But inflation was still high in October 1980, when candidate Ronald Reagan was able to state in a presidential debate that the “misery index” (unemployment plus inflation) exceeded 20 percent on the incumbent Carter’s watch. It was plain which of the misery index’s twin components alarmed Reagan most; two years earlier Reagan had said inflation was “as violent as a mugger, as frightening as an armed robber, and as deadly as a hit man.”
That rhetoric seems unhinged today, but at the time the public seemed to agree. In a New York Times poll published 12 days before the 1980 election, 56 percent of respondents identified inflation as the most important problem facing the country (as against only 29 percent who identified unemployment). A 52 percent majority said, despite Reagan’s alarmism, that their family finances were no better or worse than the previous year. The proportion that said their finances were worse (27 percent) was only a few percentage points higher than the proportion that said their finances were better (21 percent). It didn’t matter. Carter lost.
In the debate, Carter very likely sealed his fate by downplaying inflation’s significance:
Inflation. unemployment, the cities [i.e., crime] are all very important issues, but they pale into insignificance in the life and duties of a president when compared with the control of nuclear weapons.
In fairness to Carter, sowing fears about Reagan’s warmongering rhetoric was polling well at the time. But it wasn’t enough. With the 1980 election, New Deal liberalism, which Carter was already tempering, got stopped in its tracks. During Reagan’s first term, crime worsened and unemployment rose. But inflation dropped like a stone, and Reagan won reelection in a landslide.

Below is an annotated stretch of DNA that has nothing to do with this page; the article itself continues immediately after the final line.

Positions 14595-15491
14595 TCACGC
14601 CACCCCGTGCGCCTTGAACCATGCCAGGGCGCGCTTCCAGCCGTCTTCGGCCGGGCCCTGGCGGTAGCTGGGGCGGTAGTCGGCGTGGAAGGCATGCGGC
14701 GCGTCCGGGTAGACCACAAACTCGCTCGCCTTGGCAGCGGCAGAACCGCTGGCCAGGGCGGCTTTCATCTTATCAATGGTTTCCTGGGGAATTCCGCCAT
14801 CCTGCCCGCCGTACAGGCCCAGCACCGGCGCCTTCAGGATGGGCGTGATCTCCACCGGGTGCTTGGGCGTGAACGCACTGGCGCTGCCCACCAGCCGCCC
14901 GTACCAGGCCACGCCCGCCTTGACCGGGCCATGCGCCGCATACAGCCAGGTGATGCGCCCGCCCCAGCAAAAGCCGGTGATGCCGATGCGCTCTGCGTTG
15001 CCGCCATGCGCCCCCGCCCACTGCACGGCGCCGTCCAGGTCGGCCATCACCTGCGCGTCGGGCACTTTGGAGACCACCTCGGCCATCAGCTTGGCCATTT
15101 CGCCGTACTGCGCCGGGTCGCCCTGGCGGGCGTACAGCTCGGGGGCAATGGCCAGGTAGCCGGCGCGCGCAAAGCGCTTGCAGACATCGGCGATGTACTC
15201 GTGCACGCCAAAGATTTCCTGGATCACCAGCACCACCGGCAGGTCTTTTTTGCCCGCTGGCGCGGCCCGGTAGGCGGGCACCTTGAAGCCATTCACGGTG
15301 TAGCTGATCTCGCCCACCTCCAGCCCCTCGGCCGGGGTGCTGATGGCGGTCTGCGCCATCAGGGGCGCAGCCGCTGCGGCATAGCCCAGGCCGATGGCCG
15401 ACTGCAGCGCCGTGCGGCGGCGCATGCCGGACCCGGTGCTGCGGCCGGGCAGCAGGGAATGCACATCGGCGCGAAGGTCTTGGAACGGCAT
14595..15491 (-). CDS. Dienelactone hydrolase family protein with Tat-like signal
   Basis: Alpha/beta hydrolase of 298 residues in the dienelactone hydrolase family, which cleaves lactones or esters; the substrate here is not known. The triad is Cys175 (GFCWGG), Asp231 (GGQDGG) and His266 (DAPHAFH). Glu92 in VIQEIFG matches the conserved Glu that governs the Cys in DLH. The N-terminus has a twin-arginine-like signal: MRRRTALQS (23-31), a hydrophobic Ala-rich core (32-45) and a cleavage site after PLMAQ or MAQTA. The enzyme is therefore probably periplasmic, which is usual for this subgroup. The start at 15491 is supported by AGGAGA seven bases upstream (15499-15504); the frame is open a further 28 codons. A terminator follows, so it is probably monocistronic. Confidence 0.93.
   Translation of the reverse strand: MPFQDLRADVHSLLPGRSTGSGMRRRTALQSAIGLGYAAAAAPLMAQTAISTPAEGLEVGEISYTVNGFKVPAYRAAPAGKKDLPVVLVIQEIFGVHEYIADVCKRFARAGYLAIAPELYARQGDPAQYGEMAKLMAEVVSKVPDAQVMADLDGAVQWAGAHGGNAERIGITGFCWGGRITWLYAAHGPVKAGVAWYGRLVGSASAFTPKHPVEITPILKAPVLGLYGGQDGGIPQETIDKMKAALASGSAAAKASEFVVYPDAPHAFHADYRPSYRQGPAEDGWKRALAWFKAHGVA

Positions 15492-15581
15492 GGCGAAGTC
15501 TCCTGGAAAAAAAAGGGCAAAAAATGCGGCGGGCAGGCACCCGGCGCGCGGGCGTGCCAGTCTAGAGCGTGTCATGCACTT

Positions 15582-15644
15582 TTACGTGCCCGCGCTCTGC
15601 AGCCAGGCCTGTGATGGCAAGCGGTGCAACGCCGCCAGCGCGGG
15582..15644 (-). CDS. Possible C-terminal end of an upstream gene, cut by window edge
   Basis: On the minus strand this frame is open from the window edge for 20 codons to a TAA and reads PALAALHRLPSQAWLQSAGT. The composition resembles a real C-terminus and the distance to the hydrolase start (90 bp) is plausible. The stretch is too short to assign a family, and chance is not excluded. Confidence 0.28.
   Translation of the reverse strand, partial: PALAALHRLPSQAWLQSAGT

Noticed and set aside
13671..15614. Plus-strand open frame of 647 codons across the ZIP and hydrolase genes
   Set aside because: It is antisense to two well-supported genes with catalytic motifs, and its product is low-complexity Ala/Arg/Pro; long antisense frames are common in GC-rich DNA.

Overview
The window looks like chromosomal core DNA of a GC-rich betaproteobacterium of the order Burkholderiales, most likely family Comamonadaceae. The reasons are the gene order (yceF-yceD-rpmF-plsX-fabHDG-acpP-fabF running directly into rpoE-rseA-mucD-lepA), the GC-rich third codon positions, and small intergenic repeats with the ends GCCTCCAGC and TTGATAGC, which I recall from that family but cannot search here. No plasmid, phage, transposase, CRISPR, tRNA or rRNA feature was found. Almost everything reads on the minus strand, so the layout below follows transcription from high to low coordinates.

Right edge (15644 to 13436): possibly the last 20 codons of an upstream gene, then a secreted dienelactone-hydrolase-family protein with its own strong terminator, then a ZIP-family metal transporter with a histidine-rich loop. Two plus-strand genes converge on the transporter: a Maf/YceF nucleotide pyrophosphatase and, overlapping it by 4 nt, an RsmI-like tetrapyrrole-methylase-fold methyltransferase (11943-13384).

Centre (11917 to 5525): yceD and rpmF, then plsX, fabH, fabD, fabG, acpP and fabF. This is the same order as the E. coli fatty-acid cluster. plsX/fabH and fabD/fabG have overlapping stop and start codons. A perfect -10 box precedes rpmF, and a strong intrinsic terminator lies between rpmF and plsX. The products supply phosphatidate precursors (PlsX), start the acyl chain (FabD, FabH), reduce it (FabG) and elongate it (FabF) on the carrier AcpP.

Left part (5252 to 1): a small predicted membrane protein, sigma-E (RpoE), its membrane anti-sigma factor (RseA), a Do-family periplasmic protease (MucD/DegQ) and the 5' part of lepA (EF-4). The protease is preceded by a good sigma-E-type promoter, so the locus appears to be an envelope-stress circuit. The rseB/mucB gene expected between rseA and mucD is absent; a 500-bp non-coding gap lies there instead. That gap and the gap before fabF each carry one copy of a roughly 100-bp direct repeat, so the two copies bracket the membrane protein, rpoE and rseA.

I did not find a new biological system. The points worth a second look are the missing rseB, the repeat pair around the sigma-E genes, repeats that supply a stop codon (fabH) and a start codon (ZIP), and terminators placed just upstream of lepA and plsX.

Inflation changed American politics in a more lasting way as a result of the 1978 property-tax revolt in California. Spiraling inflation pushed up property taxes, prompting a Republican activist named Howard Jarvis to wage a successful campaign for Proposition 13, a measure that lowered property tax assessments and limited future tax increases. “The urgency and the desperation of the California tax revolt were virtually without modern parallel,” the journalist Robert Kuttner observed in his 1980 book, Revolt of the Haves. “As much as any other event, it seemed to signal an abrupt end to the era that had begun in 1933.”
The tax revolt spread eastward, merging with rising pressure on Congress to index income tax brackets to inflation to curb the “bracket creep” that raised taxes on people whose standard of living remained the same. The California-led movement caught the attention of the former California governor. During Reagan’s 1976 campaign for president, tax cuts had not been a major theme. In 1980, they were. Inflation made them so.
One of the first things Reagan did as president was to end bracket creep. Alas, he didn’t stop there. He also slashed the top marginal income tax rate, first from 70 percent to 50 percent, and eventually all the way down to 28 percent. How Reagan’s “morning in America” economic recovery could be achieved when the top tax rate, at 50 percent, was 10 percentage points higher than it ever would be again is not a mystery supply-siders have ever chosen to address.
No subsequent president, not even Democratic ones, dared raise the top marginal rate above 40 percent. President Biden’s grand ambition is to raise it to the same 39.6 percent it was under Obama, and then only for households earning in excess of $400,000. It’s become a given in American politics that no Republican member of Congress will support an increase in income tax rates, and no Democrat will do so without great trepidation. This 40-year status quo damages our politics, increases income inequality, and limits the exercise of imagination about what new steps the government can take to improve the common welfare. You can blame inflation for that. If you’re a liberal, that’s reason enough to fear its return.